If you tune up a piano like it should be mathematically perfect, it is not going to sound good
(for example, like if we tune the A's at 55, 110, 220, 440, 880).
To make a piano sounds good we need to stretch the octaves. Problem is, there is not an exact sequence to follow. It depends on each piano.
Most of the piano tuners do their job utilizing a digital device, but machines don't hear the same way we, humans, do. There are some specialized devices to tune up pianos that mimic the way the human ear perceives the sound. Certainly, these devices work better than regular chromatic tuners, but still, they are not enough because each piano has different acoustics and the machine is not able to adjust itself to each different situation.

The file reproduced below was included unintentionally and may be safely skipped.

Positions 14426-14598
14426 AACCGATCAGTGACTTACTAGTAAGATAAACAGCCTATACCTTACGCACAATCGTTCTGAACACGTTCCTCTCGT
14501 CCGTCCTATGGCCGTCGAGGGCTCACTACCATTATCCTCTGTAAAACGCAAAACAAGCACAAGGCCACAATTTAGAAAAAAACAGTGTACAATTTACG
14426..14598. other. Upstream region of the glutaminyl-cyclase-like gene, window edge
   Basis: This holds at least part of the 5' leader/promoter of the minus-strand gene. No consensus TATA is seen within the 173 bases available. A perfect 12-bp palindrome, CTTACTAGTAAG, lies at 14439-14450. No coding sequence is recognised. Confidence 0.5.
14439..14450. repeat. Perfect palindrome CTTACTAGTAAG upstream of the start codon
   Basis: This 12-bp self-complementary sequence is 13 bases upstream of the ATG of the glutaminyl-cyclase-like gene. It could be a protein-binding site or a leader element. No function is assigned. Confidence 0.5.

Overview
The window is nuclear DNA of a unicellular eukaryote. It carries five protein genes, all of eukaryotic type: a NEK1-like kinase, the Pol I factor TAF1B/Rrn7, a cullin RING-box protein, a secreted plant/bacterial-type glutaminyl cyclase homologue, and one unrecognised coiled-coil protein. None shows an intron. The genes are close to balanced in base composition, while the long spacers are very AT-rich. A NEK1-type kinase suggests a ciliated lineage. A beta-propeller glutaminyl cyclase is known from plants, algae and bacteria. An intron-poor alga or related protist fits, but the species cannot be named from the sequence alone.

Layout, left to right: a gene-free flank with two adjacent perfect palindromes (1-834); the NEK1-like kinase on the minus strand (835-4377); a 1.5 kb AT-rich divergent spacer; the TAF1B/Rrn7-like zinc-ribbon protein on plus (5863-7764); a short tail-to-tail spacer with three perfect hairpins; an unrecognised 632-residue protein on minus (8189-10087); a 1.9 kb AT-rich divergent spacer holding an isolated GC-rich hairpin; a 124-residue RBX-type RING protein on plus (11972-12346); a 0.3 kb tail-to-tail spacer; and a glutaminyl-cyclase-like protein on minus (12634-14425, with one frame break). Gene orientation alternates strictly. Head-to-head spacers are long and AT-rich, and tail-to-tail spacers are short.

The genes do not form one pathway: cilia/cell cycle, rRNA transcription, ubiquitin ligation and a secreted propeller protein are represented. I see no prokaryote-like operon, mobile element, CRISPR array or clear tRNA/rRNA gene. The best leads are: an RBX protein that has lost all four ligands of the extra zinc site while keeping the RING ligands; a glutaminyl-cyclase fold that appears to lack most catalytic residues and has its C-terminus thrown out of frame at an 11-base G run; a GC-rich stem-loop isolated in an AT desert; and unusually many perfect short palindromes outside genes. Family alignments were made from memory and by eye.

If you are a professional pianist or a high-level amateur, you will immediately notice the difference when a piano is tuned by ear.
However, there are some situations where we need to assist ourselves with some electronic device. Old pianos, bad quality pianos (like many Chinese and Korean pianos), or pianos that hasn't been tuned in a long time are very difficult to stabilize, so we need to keep an eye on the machine to know if the strings that we already tuned hasn't gone out already when we get back to them making the job impossible. In those cases, the piano never is going to sound good at the first tune-up. If the piano is in good condition and it just has been neglected, it will take a few tune-ups before it finally stabilizes. Cheap pianos or in bad condition may never get good enough. Spinets are especially bad pianos, not just because of their poor design, but because of the too short length of their bass strings.